Driving up to the little white chapel located in the heart of Mattapoisett’s Tinkhamtown neighborhood, one gets a real sense of early life in this historic community. The Tinkhamtown Chapel windows were aglow, thanks to kerosene wall lamps, now assisted by muted electric lights.
On December 21, the chapel was opened to the public for the annual Christmas carol sing-along that has been taking place within these sturdy walls for 65 years. The building is lovingly cared for by a devoted committee and supported in part by the generosity of the public.
One of those committee members has generations of Tinkhamtown DNA flowing through her veins. Gail Roberts’ grandmother was the locally well-known Minnie Tinkham, who for decades coordinated this annual event.
“My grandmother played the organ, which she had to pump back then, and we had to sing allthe verses of every carol, too,” said a smiling Roberts. She said that despite the organ requiring strong untiring legs, her grandmother insisted that each and every verse of each and every carol be fully played. Nowadays, the pump organ is connected to a vacuum pump that pushes air through the aging machine.
Roberts pointed out that the organ has handles on either side, “So missionaries could carry it through jungles,” she said. Well, maybe not this particular organ, but this style of organ, that is.
Roberts, who is also the library director of the Plumb Library in Rochester, said her parents faithfully attended the annual caroling at the chapel and that she can’t remember a Christmas when she was not there, too.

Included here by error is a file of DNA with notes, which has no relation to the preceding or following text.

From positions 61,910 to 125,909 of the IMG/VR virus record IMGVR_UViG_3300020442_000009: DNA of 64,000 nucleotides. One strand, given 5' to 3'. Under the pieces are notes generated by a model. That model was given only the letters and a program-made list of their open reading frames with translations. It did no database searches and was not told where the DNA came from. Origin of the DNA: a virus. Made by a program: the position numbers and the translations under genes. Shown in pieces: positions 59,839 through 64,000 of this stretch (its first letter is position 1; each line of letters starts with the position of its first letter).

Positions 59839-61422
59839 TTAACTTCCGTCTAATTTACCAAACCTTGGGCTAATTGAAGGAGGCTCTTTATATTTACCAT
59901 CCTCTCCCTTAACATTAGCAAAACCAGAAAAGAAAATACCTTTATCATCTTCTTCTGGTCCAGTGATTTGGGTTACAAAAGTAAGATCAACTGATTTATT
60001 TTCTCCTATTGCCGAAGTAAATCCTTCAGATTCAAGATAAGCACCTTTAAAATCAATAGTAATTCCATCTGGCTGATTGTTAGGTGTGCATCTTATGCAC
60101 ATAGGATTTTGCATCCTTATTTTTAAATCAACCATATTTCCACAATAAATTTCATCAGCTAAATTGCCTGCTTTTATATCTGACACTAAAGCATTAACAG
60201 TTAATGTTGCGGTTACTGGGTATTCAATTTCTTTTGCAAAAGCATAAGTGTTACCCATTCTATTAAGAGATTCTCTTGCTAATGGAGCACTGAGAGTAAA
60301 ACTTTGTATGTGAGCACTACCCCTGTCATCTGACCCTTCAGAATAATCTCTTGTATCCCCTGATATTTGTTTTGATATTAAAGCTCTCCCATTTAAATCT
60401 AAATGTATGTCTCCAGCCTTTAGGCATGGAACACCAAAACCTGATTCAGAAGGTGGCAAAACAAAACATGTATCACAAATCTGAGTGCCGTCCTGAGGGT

Part of the program has always included children. Roberts said that the children are invited up to the tiny stage area at the front of the chapel where they sing songs to the delight of family and friends. Matthew Buckley remembers those moments as terrifying.
“I had stage fright,” chuckled Buckley.
Roberts said that historically, this community sing-along was held on Christmas Eve, but that as the years went by, attendance started to decline. The event was moved to the Saturday evening before Christmas Eve and attendance bounded back up. On this night, some 70 or more participants shared the space of the long wooden pews – a near-capacity crowd.
Fondly recalling those bygone days, Buckley and Roberts talked about the white pine trees that had once graced a corner of the chapel each year, and that children were given an ornament in remembrance.
“I still have one,” Roberts said.
About 10 years ago, the chapel was finally electrified, Roberts explained, and now, instead of using the wood-burning stove still ready for duty, they simply turn on the heater.
“It does take a long time to warm up the place compared to the stove,” said Roberts.
The chapel was built in 1889, according to the historic plaque on the outside of the building, but most likely began life even earlier. As Robert said, it had been a schoolhouse around 1850.
A study completed by the Massachusetts Historical Commission in 1981 noted that Mattapoisett had seven developmental stages as it moved toward the modern era. Those stages were: “first contact” from 1500-1620, “plantation” from 1620-1675, “colonial” during 1675-1775, “federalist” 1775-1830, “early industrial” 1830-1870, “late industrial” in 1870-1915, and “early modern” between 1915-1955. With this in mind, that would mean that the chapel was constructed sometime between the early and late industrial period.
After the caroling died down, the assembled ambled next door to the Helping Hands Society building, also known as the Sewing Circle, to enjoy a bite of homemade goodies that graced the tables laid out in beautiful holiday décor.
Today, the chapel quietly sits at an intersection where modern life whizzes by, equipped with technology those early settlers couldn’t even have conceived. It’s rather nice – and one might say necessary – to have a few moments once a year to gather together, put the hurly-burly of contemporary life aside, and just enjoy the warmth of being part of a community at Christmas time.
By Marilou Newell